Programs help seniors stay out of nursing homes.
The following correction was published in the Sunday Telegram on October 21, 2012:
Enrollees in NaviCare's Senior Care Options plan can be eligible for nursing home care, but do not have to be. A correspondent's error in an article in the Oct. 14 Business Matters on Fallon Community Health Plan's NaviCare program indicated elgibility was mandatory.
Roger Wilson calls himself the "poster boy for preventive medicine," but the 70-year-old Oxford resident also exemplifies how NaviCare, a two-year-old program operated by Fallon Community Health Plan of Worcester, helps seniors take care of their health and stay out of nursing homes.
In addition, NaviCare and its counterparts in Massachusetts also help Medicare and Medicaid save millions of dollars.
Mr. Wilson never bothered much with doctors. Most of his life he was a pretty healthy guy - or at least he thought he was. Then came an accident at work that left him legally blind.
Because out-of-pocket medical costs were draining him, Mr. Wilson joined NaviCare, a coordinated care plan with Medicare and Medicaid contracts. Like all new enrollees, he was set up with an initial appointment with a primary care physician. Guess what? Mr. Wilson also had lupus and Type 2 diabetes.
"I felt great, but on the inside I was killing myself," said Mr. Wilson, who never had had a primary care physician. "I would have probably been dead within two years."
Before that eventuality, though, Mr. Wilson would have probably spent the last months of his life in a nursing home.
And the state's Medicaid program, known as MassHealth, would have been looking at adding a few hundred thousands dollars to its already steep bill for round-the-clock nursing home care for seniors and others.
Medicaid pays for the 24-hour care of more than eight out of 10 nursing home residents in Massachuseetts. In 2011, according to MetLife Mature Market Institute, a semi-private room in the Worcester area went for a low of $250 a day, or $91,259 annually, to a high of $385 per day, or $140,525 a year. And the average stay in a nursing home is just about two years.
On the other hand, Fallon's NaviCare program and its Medicare Advantage Special Needs Plan and Senior Care Options program try to either reduce or eliminate that nursing home stay by keeping seniors well and in control of their own lives.
SNP requires seniors, age 65 and older, to have both Medicare Parts A and B and basic MassHealth Standard coverage, while SCO requires only the MassHealth Standard coverage, according to Kristine Bostek, executive director of NaviCare. Clients can be nursing-home eligible, but do not have to be.
So far, NaviCare has enrolled about 1,400 seniors in the geographical area covered by Fallon - all of Worcester and Hampden counties and parts of Middlesex, Norfolk, Franklin and Hampshire counties.
Fallon also operates Summit ElderCare, a program of all-inclusive care for the elderly, or PACE, that is offered to those who are 55 years of age and older living in the community who meet the eligibility requirements for nursing home care. That program, which has 900 enrollees so far, is available to residents of Worcester County and the towns of Marlboro and Hudson.
The SCO model of care combines the efforts of the personal care physician and the SCO care management team, but the key to making NaviCare work, according to Ms. Bostek, is the role of the "navigator."
That's the title Melissa Brousseau has, and she uses her skills to help Mr. Wilson and about 85 other NaviCare enrollees deal with their health problems - in their own homes or apartments.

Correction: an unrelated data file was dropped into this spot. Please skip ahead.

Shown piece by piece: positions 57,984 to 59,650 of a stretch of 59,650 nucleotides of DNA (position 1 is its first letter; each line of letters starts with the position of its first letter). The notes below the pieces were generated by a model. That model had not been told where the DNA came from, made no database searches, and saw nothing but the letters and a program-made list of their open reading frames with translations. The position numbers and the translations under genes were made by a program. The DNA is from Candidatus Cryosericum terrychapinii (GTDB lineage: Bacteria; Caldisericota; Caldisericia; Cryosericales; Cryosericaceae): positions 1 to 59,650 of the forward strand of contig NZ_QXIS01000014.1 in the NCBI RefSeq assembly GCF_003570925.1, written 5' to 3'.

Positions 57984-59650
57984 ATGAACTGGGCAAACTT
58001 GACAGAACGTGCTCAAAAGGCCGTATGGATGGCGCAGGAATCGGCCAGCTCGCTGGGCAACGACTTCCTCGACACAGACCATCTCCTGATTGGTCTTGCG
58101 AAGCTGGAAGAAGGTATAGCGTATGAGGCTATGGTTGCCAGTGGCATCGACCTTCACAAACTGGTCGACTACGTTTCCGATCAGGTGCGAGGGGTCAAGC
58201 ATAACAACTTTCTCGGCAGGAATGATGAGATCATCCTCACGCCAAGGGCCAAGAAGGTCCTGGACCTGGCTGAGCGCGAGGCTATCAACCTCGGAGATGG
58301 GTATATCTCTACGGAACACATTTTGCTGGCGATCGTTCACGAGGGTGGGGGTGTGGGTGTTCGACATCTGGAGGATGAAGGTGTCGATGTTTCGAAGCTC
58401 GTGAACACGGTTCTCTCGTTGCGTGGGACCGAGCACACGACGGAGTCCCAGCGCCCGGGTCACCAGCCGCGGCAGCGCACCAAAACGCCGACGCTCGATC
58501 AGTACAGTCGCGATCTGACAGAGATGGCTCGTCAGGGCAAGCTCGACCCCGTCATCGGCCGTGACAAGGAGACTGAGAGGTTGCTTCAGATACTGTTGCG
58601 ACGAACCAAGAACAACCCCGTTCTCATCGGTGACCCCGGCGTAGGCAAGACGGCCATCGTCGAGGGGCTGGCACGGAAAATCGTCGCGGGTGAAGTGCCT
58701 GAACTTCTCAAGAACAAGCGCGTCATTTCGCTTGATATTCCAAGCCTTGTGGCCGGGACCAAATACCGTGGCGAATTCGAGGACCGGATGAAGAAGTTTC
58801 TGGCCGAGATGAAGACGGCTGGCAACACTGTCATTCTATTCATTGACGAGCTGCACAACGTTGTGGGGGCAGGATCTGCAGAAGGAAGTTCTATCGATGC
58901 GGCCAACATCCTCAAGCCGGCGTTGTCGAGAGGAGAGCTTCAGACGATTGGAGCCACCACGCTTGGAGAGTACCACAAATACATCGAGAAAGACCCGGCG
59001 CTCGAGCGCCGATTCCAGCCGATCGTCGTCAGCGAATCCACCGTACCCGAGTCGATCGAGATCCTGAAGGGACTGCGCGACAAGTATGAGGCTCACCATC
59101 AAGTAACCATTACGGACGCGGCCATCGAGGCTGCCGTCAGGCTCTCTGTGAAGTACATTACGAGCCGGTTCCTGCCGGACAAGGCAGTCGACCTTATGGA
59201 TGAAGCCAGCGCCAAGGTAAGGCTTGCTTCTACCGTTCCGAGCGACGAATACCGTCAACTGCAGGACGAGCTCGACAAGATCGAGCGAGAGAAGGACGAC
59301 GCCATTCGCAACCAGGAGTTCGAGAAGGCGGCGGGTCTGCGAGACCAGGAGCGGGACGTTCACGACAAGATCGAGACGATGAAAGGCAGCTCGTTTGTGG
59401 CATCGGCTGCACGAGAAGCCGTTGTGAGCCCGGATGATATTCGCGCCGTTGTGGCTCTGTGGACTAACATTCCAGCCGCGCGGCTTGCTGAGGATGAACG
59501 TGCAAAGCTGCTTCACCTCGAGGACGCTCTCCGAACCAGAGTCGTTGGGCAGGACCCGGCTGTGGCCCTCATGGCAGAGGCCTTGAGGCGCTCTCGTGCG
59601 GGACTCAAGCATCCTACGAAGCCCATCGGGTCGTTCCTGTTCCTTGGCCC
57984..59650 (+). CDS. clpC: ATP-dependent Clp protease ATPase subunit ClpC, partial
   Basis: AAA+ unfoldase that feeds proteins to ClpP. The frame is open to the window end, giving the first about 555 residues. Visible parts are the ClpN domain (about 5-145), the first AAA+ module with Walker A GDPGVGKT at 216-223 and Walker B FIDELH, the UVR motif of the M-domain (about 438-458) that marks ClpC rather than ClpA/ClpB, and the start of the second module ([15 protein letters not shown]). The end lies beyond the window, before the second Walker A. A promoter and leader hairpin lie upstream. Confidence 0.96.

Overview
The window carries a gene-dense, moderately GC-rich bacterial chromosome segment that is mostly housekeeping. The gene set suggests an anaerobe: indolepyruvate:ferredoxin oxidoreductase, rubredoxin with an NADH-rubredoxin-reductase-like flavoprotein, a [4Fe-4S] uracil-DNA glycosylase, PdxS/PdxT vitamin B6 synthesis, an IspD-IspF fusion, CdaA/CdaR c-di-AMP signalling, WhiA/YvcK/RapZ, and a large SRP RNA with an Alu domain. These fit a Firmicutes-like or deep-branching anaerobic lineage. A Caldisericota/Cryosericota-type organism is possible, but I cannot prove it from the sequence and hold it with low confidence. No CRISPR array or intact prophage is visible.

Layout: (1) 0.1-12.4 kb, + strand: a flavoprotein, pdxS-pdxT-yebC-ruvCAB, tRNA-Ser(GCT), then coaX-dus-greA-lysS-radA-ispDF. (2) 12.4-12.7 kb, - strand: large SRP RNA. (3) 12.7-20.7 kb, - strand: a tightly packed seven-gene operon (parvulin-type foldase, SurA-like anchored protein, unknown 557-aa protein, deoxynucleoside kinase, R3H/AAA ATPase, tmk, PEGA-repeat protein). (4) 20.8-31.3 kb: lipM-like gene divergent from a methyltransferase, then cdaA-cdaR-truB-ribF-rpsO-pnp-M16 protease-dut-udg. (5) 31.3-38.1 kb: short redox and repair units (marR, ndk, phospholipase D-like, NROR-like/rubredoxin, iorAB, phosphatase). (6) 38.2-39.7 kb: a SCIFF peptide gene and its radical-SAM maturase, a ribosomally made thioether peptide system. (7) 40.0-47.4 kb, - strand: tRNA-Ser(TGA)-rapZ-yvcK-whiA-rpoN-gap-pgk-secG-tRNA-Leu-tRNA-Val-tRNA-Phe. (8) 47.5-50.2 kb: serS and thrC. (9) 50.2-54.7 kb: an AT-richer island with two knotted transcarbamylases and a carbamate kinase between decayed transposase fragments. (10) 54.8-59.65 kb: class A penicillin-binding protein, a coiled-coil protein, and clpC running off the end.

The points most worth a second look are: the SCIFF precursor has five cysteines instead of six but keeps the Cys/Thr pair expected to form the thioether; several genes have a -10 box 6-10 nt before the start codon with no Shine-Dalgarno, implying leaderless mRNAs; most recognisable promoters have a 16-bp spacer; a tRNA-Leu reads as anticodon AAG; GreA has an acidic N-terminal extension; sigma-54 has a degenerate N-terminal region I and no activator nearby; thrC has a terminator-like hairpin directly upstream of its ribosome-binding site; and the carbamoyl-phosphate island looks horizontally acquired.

"I'm like the center point of contact for the members, their providers, primary care physician, VNA (Visiting Nurse Association), etc.," said Ms. Brousseau. "I make sure all of a patient's services are coordinated."
Ms. Brousseau links her patients up with suitable networks of providers who have contracted with NaviCare to care for the needs of the plan's enrollees. The networks are large enough to provide patients with a choice of providers throughout the Central Massachusetts area.
"It's nice for them; it's like they have their own personal service representative to work with," she said.
Instead of paying a fee for separate services - treating a sore throat, prescribing insulin, caring for a rash - Medicare and Medicaid pay NaviCare a so-called "global payment" to care for all the health needs of the patients enrolled. The annual payment is adjustable, with higher payments for patients considered to be of greater health risk.
"Today in Massachusetts, about 26,000 seniors and others get their care through coordinated care provided by SCO and PACE," said Alicia G. Bandy, senior account executive with Solomon McCown & Co.
"Massachusetts PACE programs have helped 88 percent of their program participants to continue living in community settings, despite the fact that all participants must be frail and needy enough to qualify for a nursing home level of care in order to be eligible to enroll in the PACE program and the SCO programs," she said.
The SCO programs have reduced nursing home placements by almost 30 percent, according to an independent study conducted by JEN Associates Inc. of Cambridge. And the six Massachusetts PACE programs, including Fallon's Summit ElderCare, save the commonwealth more than $52 million a year by having frail seniors enrolled in PACE instead of fee-for-service MassHealth.
Next step: Massachusetts has become the first state to receive approval from Washington to develop a health care plan for improved care and cost containment for 111,000 people with disabilities who are eligible for both Medicare and Medicaid.
CUTLINE: Roger Wilson of Oxford talks to "navigator" Melissa Brousseau, who coordinates Mr. Wilson's health care through NaviCare, a program operated by Fallon Community Health Plan of Worcester that helps seniors stay out of nursing homes.
PHOTOG: T&G Staff/JIM COLLINS